Comparably's platform allows candidates to do just that. When candidates and employers are matched and both are interested in working together, they can message each other through the platform. Candidates remain anonymous unless they choose to reveal their personal information to an employer, which means they can start to build relationships with potential employers without any commitment or pressure.

At the same time, Comparably's anonymous nature can help to tackle big industry issues like gender bias and diversity hiring.

3. Talent is everywhere.

There are countless job boards, websites and apps available to professionals. Candidates are doing their own research to find jobs, instead of relying heavily on job boards the way they used to. And social media play a huge role.

Adecco's 2015 Work Trends Study found that the probability of being contacted by a recruiter increases with the number of social networks used by a candidate. So it's no surprise that 67 percent of job seekers surveyed in Jobvite's 2016 Job Seeker Nation survey use Facebook to find jobs.

Social media is the place to find employers, do research about them and get hired. So, given this cultural change, posting a job ad on one website isn't going to produce the same reach it once did. A job post isn't enough anymore. Employers need to be where their talent is, whether that's on social media, within online professional communities or on other platforms.

4. Professionals aren't always looking for new jobs.

While employees keep tabs on the job market, many aren't going to jump at the first opportunity they find. After all, the Jobvite survey found that 51 percent of workers surveyed were satisfied with their current jobs but were open to new opportunities.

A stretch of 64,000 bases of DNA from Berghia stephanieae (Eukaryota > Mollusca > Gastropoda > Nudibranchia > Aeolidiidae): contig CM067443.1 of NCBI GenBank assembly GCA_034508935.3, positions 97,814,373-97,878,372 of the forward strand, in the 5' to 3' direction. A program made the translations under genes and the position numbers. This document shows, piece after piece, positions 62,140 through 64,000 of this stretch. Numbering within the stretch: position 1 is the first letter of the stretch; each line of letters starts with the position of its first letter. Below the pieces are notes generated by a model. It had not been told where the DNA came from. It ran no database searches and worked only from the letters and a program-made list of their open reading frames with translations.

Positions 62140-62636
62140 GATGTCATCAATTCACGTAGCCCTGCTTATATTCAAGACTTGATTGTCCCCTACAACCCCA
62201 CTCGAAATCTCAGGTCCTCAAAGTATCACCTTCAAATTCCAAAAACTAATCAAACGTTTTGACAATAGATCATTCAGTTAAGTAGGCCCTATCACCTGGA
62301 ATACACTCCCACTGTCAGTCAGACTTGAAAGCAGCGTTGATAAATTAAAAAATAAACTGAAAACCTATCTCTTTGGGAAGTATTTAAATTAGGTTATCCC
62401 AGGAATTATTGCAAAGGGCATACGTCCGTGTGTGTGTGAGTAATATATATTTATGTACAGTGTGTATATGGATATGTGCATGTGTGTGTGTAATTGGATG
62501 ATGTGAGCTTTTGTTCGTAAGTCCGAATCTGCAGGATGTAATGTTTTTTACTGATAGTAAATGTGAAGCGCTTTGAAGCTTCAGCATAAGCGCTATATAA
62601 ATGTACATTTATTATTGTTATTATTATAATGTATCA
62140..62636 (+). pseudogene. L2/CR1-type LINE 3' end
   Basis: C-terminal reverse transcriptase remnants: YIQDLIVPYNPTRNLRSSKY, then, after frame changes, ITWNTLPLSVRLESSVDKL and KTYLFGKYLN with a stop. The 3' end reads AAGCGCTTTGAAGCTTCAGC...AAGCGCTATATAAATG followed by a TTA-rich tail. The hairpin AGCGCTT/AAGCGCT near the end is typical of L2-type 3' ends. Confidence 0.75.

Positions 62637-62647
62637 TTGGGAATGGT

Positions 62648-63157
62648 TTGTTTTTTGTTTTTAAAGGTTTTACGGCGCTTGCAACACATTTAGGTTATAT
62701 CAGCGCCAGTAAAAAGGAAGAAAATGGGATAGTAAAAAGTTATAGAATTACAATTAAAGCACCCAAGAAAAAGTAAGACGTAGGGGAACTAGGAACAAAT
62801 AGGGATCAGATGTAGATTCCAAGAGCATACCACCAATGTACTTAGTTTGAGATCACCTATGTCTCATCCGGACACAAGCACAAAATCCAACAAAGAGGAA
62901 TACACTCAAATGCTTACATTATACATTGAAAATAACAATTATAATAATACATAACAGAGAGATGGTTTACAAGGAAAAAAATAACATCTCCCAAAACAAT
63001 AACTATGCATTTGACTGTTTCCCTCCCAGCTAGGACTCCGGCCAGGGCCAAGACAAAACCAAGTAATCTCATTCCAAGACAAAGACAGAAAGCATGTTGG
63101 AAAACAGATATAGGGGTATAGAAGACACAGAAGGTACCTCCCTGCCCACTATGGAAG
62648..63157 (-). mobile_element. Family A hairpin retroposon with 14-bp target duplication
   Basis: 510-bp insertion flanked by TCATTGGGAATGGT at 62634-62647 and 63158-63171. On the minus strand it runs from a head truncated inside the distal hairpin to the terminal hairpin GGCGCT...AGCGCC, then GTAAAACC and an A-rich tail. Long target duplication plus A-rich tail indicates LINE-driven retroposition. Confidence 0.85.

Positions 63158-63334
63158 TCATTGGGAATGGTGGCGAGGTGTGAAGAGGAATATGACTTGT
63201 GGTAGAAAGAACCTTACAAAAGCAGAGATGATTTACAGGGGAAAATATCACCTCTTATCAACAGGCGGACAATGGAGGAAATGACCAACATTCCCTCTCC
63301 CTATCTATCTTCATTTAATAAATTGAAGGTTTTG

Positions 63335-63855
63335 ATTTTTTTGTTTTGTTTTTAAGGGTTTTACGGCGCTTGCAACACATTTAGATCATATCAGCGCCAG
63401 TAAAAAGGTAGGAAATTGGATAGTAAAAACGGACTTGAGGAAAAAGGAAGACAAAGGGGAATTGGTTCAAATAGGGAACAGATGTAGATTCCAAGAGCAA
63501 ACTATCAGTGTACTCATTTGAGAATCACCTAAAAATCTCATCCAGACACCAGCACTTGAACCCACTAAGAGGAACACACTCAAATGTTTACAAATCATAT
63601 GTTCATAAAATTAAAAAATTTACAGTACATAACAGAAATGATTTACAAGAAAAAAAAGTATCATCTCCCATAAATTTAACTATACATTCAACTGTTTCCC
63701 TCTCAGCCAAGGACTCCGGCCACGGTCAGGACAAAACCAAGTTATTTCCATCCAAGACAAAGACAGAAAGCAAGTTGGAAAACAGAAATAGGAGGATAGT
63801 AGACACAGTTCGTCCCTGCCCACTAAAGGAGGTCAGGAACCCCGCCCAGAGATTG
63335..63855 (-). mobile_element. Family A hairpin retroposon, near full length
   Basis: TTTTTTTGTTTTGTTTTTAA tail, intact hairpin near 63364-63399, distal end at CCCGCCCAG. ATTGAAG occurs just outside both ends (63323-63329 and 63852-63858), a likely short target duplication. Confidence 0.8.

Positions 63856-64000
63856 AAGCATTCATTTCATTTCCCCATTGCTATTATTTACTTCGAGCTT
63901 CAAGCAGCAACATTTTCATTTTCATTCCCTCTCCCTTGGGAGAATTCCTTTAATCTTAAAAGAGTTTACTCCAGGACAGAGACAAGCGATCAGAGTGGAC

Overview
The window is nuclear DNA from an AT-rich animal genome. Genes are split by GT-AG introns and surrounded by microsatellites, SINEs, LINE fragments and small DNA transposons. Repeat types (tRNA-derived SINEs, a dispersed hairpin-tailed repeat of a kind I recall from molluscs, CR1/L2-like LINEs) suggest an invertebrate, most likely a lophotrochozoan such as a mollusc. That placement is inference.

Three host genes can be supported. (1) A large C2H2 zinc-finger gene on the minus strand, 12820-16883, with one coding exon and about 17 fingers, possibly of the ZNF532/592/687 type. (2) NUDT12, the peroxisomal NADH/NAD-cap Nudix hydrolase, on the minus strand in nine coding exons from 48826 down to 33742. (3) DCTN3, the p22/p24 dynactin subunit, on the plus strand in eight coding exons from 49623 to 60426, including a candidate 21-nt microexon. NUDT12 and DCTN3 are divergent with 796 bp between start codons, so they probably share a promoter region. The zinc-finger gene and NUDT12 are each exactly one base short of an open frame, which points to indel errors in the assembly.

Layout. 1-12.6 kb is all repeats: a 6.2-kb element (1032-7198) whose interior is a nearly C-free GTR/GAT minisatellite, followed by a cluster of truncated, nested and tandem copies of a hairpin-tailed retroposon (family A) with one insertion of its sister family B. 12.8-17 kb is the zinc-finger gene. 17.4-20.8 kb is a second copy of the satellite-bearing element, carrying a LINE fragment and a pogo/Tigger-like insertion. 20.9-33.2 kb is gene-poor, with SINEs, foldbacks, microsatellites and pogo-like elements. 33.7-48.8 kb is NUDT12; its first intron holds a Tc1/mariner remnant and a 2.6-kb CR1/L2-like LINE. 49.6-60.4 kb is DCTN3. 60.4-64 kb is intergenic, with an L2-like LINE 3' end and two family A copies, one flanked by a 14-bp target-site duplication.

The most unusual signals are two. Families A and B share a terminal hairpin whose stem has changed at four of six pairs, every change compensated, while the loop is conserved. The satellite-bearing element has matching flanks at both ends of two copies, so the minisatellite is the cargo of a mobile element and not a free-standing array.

That means these professionals are less likely to be actively searching for and applying to jobs. Instead, they are more casually networking and maintaining profiles on professional websites. They don't want to do all the work, and appreciate when employers reach out to them.

Using Comparably's platform, for example, professionals can build profiles of their skills and experience and casually look for an employer who seems like a good fit. At the same time, employers can reach out if they're interested in a candidate. Now, the hiring process is two-sided.

Related: From the World of Recruiting, 4 Tips to Help You Rethink How to Attract Talent

Although the tool appears focused on the tech industry for now, it has huge implications for the direction in which hiring is headed. It puts employees and employers on equal footing, empowering both with data to help make the best decisions. This is the future of recruiting, and it's time for employers to get on board.

Heather R. Huhman

Career and Workplace Expert; Founder and President, Come Recommended

Waldorf, Md.-based Heather R. Huhman is a career expert, experienced hiring manager and president of Come Recommended, the PR solution for job search and HR tech companies. She writes about issues impacting the modern workplace.